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Showing posts from January, 2010

Looking at the original BitTorrent client

I wanted to learn more about how the original BitTorrent client implemented "choking", so I downloaded the source to the original Python-based BitTorrent client from SourceForge.
I was impressed, as ever, by the brevity and clarity of Python. The original BitTorrent client sources are very easy to read. (Especially now that I understand the problem domain pretty well.) The code has a nice OO design, with a clear separation of responsibilities.
I was also impressed by the extensive use of unit tests. About half the code in the BitTorrent source is unit tests of the different classes, to make sure that the program behaves correctly. This is a really good idea when developing a peer-to-peer application. The synthetic tests let you test things like your end-of-torrent logic immediately, rather than by having to find an active torrent swarm and wait for a real-world torrent to complete.
When I get a chance I'm going to refactor the Taipei-Torrent code into smaller classes and ad…

Some details on Xbox Project Natal

From Scientific American: Binary Body Double: Microsoft Reveals the Science Behind Project Natal
Short summary: They used machine-learning algorithms and lots of training data to come up with an algorithm that converts moving images into moving joint skeletons.
Given the huge variation in human body shapes and clothing, it will be interesting to see how well this performs in practice.
I bet people will have a lot of fun aiming the Natal camera at random moving object to see what happens. I can already imagine the split-screen YouTube videos we'll see of Natal recognizing pets, prerecorded videos of people, puppets and marionettes.
Oh, and of course, people will point Natal back at the TV screen and see if the video game character can control itself.
Great fun!


800 lines of code for a bencode serializer?!

Wow, my Taipei-Torrent post made it to Hacker News and reddit.com/r/programming. I'm thrilled!
One comment on Hacker News was "800 lines for a bencode serializer?! It only took me 50 lines of Smalltalk!" That was a good comment! I replied: A go bencode serialization library could be smaller if it just serialized the bencode data to and from a generic dictionary container. I think another go BitTorrent client, gobit, takes this approach.
But it's convenient to be able to serialize arbitrary application types. That makes the bencode library larger because of the need to use go's reflection APIs to analyze and access the application types. Go's reflection APIs are pretty verbose, which is why the line count is so high.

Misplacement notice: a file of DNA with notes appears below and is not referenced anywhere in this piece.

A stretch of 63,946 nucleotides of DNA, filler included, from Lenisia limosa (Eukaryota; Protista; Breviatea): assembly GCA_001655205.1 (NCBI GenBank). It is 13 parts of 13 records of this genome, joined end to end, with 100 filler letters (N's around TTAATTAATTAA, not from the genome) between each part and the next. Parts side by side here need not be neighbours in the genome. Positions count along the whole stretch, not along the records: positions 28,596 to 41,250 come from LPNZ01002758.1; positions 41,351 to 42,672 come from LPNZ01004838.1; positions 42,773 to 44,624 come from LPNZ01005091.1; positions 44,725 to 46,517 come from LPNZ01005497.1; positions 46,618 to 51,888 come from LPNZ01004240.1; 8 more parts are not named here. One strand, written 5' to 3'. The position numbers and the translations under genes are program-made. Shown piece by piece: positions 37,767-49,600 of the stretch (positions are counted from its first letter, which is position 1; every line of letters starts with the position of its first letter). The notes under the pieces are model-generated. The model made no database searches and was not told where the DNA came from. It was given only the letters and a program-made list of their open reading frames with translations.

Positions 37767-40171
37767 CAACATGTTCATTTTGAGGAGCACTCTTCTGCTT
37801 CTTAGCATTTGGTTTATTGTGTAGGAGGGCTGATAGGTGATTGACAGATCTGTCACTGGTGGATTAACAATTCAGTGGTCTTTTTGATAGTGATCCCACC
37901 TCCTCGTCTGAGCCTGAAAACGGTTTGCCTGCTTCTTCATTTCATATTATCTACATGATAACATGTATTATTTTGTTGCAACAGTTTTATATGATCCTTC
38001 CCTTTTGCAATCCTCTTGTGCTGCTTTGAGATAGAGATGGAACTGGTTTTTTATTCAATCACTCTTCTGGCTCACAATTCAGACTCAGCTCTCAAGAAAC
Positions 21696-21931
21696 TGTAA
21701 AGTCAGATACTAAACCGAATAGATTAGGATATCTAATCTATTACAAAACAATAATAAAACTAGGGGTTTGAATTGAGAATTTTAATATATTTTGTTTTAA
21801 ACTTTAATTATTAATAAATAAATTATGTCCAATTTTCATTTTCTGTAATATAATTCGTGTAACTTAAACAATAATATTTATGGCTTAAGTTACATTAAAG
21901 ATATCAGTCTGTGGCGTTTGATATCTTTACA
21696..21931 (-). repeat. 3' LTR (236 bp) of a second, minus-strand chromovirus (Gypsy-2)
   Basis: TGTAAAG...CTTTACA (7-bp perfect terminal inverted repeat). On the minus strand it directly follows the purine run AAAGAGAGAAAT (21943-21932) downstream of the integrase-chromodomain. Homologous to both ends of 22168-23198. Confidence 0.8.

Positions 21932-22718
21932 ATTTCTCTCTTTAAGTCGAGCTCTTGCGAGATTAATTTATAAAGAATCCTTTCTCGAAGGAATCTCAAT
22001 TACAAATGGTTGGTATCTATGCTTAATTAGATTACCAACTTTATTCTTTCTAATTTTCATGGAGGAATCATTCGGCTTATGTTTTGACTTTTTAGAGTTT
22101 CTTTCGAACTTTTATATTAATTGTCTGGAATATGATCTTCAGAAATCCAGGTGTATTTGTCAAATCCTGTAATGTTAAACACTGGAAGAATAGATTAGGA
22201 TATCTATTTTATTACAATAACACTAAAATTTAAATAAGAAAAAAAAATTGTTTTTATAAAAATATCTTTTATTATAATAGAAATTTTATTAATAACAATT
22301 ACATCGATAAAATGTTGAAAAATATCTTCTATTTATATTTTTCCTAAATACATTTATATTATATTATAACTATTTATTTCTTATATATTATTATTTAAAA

To make things even more complicated, the BitTorrent protocol has a funny "compute-the-sha1-of-the-info-dictionary" requirement that forces BitTorrent clients to parse that particular part of the BitTorrent protocol using a generic parser.
So…

A Taipei-Torrent postmortem: Writing a BitTorrent client in Go

This is a BitTorrent client. There are many like it, but this one is mine. -- the BitTorrent Implementer's Creed
For fun I've started writing a command-line BitTorrent client in Google's go programming language. The program, Taipei-Torrent , is about 70% done. It can successfully download a torrent, but there are still lots of edge cases to implement.
Go routines and channels are a good base for writing multithreaded network code. My design uses goroutines as follows:
a single main goroutine contains most of the BitTorrent client logic.each BitTorrent peer is serviced by two goroutines: one to read data from the peer, the other to write data to the peer.a goroutine is used to communicate with the trackersome "time.Tick" goroutines are used to wake the main goroutine up periodically to perform housekeeping duties.All the complicated data structures are owned by the main goroutine. The other goroutines just perform potentially blocking network I/O using channels, netwo…

Objects vs. the L2 Cache

An excellent little performance optimization presentation that shows how important memory layout is for today's processors:
http://research.scee.net/files/presentations/gcapaustralia09/Pitfalls_of_Object_Oriented_Programming_GCAP_09.pdf
The beginning of the talk makes the observation that since C++ was started in 1979 the cost of accessing uncached main memory has ballooned from 1 cycle to 400 cycles.
The bulk of the presentation shows the optimization of a graphics hierarchy library, where switching from a traditional OO design to a structure-of-arrays design makes the code run 3 times faster. (Because of better cache access patterns.)